The South Carolina football program has a history of producing great wide receivers. Which are the school’s best?
South Carolina has produced some fantastic wideouts over its 112-year history, many of which have gone on to successful professional careers.
Which receivers are the school’s best, though? Here, we’ll name the top three pass catchers to ever play for the Gamecocks.
First, though, let’s go through some players that just missed the cut. Here are the honorable mentions.
- Robert Brooks – caught 156 passes and 19 TDs over his four-year career.
- Pharoh Cooper – holds program record for receiving yards in a game (233). Scored 22 total TDs over three-year career.
- Zola Davis – ranks fifth all-time in catches (164) and yards (2,354).
- Bryan Edwards – school leader in receiving yards (3,045). Ranks third in SEC history in career catches (234).
- Bruce Ellington – caught 16 TDs over three-year football career.
- Jermale Kelly – top 10 in both catches (153) and yards (2,179).
- Kenny McKinley – second all-time with 207 career receptions.
- Deebo Samuel – holds two of the top 10 single game receiving outputs. Scored 23 career TDs from scrimmage.
- Troy Williamson – first round pick that averaged 19.3 yds per catch over three-year career.
Now, to the top three.
3. STERLING SHARPE
Sharpe was an All-American that played from ’83-’87. He ranks fourth in program history in both catches (169) and receiving yards (2,497).
Over the final two seasons of his career, he caught 136 passes for a total of 2,021 yards and 15 touchdowns. He’d also add another five scores on the ground.
Sharpe’s junior season was the best of his career, as he finished in the top five nationally in catches, yards, and touchdowns. It also represented the first time the Gamecocks had ever had a receiver top the 1,000-yd mark. It was one of the best seasons to be recorded by a pass catcher in program history.
Sharpe would graduate as the school’s all-time leading receiver, a record that would later be broken. A mark not yet broken is his 104-yd kick return touchdown in ’85 that still stands as the longest play in program history.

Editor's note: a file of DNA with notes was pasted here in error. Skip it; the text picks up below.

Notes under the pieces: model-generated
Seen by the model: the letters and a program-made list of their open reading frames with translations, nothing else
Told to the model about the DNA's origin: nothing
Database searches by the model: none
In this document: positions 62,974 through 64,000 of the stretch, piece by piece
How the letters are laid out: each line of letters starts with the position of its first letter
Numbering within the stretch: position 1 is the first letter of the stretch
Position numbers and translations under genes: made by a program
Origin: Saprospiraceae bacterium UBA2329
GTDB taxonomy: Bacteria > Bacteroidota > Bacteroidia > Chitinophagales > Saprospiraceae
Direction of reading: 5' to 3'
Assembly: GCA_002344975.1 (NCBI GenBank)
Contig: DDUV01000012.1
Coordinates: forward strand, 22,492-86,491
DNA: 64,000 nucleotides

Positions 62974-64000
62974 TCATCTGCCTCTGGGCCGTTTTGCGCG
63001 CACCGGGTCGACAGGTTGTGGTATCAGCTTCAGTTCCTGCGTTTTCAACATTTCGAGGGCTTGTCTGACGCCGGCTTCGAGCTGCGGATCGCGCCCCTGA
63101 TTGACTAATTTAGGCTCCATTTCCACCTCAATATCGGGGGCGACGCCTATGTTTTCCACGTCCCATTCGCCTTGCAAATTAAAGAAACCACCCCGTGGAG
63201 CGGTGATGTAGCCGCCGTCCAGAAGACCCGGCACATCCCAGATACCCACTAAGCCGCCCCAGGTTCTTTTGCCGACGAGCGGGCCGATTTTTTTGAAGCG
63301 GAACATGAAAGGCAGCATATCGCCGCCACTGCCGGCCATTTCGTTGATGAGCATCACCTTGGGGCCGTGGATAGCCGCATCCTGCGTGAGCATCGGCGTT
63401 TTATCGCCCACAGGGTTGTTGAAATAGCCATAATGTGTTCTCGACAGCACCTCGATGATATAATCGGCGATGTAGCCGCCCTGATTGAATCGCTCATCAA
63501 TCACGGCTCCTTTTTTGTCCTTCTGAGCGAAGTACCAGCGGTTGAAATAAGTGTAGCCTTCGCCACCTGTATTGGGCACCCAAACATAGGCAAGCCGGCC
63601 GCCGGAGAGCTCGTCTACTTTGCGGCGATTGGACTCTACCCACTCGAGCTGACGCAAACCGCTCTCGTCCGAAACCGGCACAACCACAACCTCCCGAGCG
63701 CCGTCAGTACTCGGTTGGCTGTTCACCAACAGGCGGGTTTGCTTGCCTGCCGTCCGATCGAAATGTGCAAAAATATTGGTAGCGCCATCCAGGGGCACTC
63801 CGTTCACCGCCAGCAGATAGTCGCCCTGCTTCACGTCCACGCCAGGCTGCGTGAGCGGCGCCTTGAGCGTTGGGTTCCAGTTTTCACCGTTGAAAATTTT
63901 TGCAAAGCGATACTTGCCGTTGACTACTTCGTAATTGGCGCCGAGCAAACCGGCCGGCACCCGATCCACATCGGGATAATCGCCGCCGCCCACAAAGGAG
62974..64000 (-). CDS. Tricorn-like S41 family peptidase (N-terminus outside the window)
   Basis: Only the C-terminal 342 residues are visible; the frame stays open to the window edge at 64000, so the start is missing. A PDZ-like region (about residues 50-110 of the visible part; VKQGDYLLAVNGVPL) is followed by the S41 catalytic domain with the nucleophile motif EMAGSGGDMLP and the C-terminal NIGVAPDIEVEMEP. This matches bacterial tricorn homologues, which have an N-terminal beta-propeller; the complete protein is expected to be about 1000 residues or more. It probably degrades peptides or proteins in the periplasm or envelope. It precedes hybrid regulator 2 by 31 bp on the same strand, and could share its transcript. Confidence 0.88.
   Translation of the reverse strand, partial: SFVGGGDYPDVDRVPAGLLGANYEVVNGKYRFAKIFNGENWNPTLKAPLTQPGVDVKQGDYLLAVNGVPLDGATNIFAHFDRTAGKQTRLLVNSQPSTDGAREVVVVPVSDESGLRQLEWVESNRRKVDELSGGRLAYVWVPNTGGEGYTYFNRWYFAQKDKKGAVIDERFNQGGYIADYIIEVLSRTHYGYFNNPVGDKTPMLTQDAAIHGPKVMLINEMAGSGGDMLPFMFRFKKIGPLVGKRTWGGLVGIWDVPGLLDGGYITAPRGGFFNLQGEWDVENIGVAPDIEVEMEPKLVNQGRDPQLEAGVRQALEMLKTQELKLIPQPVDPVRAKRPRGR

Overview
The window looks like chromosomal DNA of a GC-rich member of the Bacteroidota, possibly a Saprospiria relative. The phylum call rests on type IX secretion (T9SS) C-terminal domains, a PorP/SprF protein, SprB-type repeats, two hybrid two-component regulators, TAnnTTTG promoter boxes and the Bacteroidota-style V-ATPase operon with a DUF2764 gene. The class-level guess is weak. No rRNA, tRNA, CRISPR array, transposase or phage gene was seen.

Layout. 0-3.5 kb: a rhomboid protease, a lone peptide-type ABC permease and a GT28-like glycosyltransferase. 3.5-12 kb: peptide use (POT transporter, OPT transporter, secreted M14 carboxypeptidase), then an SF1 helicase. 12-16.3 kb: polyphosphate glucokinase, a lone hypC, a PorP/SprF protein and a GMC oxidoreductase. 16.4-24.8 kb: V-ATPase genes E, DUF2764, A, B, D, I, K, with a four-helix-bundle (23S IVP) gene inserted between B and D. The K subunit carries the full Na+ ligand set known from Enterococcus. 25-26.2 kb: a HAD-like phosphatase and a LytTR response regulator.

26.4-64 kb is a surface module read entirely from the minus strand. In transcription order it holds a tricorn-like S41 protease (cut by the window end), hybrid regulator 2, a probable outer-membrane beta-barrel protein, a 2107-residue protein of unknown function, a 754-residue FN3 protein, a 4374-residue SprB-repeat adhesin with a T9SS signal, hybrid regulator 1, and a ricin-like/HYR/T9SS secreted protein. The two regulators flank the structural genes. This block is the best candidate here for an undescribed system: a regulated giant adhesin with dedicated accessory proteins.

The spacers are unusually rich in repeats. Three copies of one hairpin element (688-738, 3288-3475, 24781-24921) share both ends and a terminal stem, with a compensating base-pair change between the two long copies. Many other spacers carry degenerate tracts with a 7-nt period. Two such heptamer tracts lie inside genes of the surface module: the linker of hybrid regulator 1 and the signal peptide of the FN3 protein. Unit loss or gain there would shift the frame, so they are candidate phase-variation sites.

Sharpe was a game changer any time he had the ball in his hands. Had he played in today’s modern passing era, there’s a good chance he would’ve ranked No. 1 on this list.
2. SIDNEY RICE
Rice, too, could’ve had a chance to top this list, had he played for longer than two seasons. Still, the former Gamecock wideout holds the records for career touchdown receptions (23), touchdown catches in a season (13), and touchdowns caught in a single game (5).
Rice broke out as a redshirt freshman in 2005, making his presence known in his very first appearance, where he recorded 70 yards on five catches against Georgia. From that point on, he’d total at least 50 yards in every game, including breaking the century mark in six of his final seven contests.
That year, he totaled 1,143 receiving yards and 13 touchdowns, on his way to All-SEC honors. He caught at least one score in each of the first eight games, and led the conference in receiving.
His second season was much of the same, as he recorded back-to-back 1,000-yd campaigns. He finished with 72 catches, good for third in the conference, before deciding to move on to the NFL. Despite his short stay in Columbia, Rice ranks among the top 10 Gamecocks in both receptions and yards.
1. ALSHON JEFFERY
Jeffery was the program’s all-time leading receiver up until this past season, when Bryan Edwards surpassed his career mark of 3,042 by just three yards. Jeffery, however, accomplished the feat in just three seasons.
The Calhoun County native is tied with Sidney Rice for most touchdown catches in a career (23) and put up the best single season performance ever seen by a Gamecock receiver. In 2010, Jeffery caught a program record 88 passes for an SEC-leading 1,517 yards and nine touchdowns.
That single-season receiving mark is over 300 yards more than the next closest Gamecock, and helped Jeffery earn All-America honors as a sophomore.
Jeffery would total at least 760 yards in both his freshman and junior years, before moving on to the NFL.